Spanish espionage enters Brexit debate

Ex-British intel chief uses Spain’s services as an example of why it’s better to remain in the EU

British PM David Cameron campaigning against Brexit.
British PM David Cameron campaigning against Brexit.WILL OLIVER (EFE)

Speaking on the BBC last month, the editor of The Spectator, a conservative weekly magazine, stated that cooperation among EU members on security issues was pointless, among other things because Spain’s intelligence services are “a disaster.”

Just a few minutes later, the same program interviewed Sir John Sawers, who was head of Britain’s MI6 foreign intelligence service from 2009 to 2014. Sawers came out in defense of his Spanish counterparts, stating that “contrary to what has been said, they are very, very good.”

National security is the latest source of controversy between supporters and detractors of a British exit from the European Union.

At the operational level, the British and Spanish teams share a great mutual respect

SirJohn Sawers, former MI6 chief

And just like with the issues of economy, sovereignty and immigration, it is practically impossible for the average citizen pondering which way to vote on June 23 to determine who is telling the truth and who is lying about security, and whether Britain will be safer in or out of Europe.

Sawers, who will vote to remain part of the EU, is using Spain’s National Intelligence Center as evidence that Britain can better defend itself against Islamist terrorism, cybercrimes and other potentially serious threats – such as Vladimir Putin’s Russia – within the EU.

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“We are only secure because the wider Europe is secure, pulling out will make it more dangerous,” he told the BBC. He used the terrorist attacks in Brussels last March as an example, noting that “thanks to data sharing within the EU, the French were able to transfer DNA and fingerprints of one of the Brussels bombers – the kind of thing which used to take months – within minutes.”

But Justice Secretary Michael Gove, who supports Brexit, said that Sir John Sawers is “flat wrong” and alleged that Britain’s secret services and police are being hampered by European judges who tend to put human rights ahead of security.

To make things even more confusing, Sawers’ predecessor at MI6, Sir Richard Dearlove, wrote in an article in March that the cost of leaving the EU, in terms of national security, would be low.

“Britain is Europe’s leader in intelligence and security matters and gives much more than it gets in return,” he wrote in Prospect magazine.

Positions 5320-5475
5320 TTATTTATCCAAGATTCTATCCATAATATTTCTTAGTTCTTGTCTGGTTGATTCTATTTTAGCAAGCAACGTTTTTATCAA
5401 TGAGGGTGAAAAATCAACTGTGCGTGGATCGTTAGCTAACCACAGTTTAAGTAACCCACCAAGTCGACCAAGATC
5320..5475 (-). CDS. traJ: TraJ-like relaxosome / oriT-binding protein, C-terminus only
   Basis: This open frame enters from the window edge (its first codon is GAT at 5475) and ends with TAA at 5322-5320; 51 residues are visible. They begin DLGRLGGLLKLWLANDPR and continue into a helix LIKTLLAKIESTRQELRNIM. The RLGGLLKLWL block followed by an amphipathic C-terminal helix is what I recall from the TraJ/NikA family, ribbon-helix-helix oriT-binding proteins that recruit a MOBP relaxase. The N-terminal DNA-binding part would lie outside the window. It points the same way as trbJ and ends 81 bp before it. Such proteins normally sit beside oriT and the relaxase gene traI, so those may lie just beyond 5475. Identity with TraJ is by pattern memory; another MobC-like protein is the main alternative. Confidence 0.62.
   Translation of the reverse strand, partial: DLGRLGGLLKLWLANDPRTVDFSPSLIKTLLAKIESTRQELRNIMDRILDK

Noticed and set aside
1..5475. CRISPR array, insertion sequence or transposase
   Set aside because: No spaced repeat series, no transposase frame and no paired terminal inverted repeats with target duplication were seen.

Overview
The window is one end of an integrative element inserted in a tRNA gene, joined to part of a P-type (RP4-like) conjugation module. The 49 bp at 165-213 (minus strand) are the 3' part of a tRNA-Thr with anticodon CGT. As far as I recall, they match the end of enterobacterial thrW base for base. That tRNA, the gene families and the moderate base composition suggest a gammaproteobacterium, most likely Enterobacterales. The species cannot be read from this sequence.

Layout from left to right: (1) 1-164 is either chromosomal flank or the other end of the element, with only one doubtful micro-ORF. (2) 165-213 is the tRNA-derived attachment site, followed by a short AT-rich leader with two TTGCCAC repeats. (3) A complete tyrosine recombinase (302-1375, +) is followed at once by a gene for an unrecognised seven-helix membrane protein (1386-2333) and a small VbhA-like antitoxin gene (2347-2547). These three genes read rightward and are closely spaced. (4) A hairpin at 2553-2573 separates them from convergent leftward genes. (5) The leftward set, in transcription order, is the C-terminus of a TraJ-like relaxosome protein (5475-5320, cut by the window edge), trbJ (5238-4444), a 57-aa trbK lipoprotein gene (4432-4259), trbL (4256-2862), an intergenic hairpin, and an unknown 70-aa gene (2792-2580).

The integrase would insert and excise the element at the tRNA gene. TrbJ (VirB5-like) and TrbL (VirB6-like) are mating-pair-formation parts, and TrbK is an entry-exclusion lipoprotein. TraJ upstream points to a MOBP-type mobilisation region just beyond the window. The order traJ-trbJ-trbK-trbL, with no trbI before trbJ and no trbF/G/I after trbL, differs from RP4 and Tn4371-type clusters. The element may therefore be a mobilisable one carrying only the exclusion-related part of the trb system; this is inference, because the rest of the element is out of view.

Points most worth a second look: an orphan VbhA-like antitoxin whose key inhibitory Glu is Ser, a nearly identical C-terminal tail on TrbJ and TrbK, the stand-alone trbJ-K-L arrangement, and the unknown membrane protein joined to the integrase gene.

Mutual respect

As the statements by Dearlove and the editor of The Spectator evidence, what’s driving the Brexit movement is a feeling of British superiority over the rest of the continent.

Sir John Sawers, who does not share this attitude, spoke with EL PAÍS this week inside the bar of a London hotel that used to be a meeting point for spies during World War II.

Asked to explain why he told the BBC that Spain’s intelligence services (CNI) were “very, very good,” he replied that it is one of the most “admirable” services in Europe.

He called CNI director Félix Sanz, “whom I know well,” an exemplary public servant, both as a general and as a chief of intelligence.

The Spanish actively helped British intelligence when we were preparing for potential threats against the Olympic Game Sir John Sawers

“At the operational level, the British and Spanish teams share a great mutual respect. Both also share decades of experience fighting terrorism, which means they have special abilities and a deeply rooted resilience when it comes to addressing the current threat of Islamic terrorism. The Spanish actively helped the British intelligence services, for instance, when we were preparing for potential threats against the London Olympic Games of 2012.”

Sir John Sawers used to be a high-ranking diplomat before heading the intelligence services, and said he has spent most of his life trying to build bridges between nations, especially within Europe.

“Leaving the EU would undermine all that work,” he said. “The EU has been the best defense against conflict within Europe during the last 70 years.”

Breaking that link, he added, would mean a risk of breaking the best option for maintaining peace and stability on the continent.

English version by Susana Urra.

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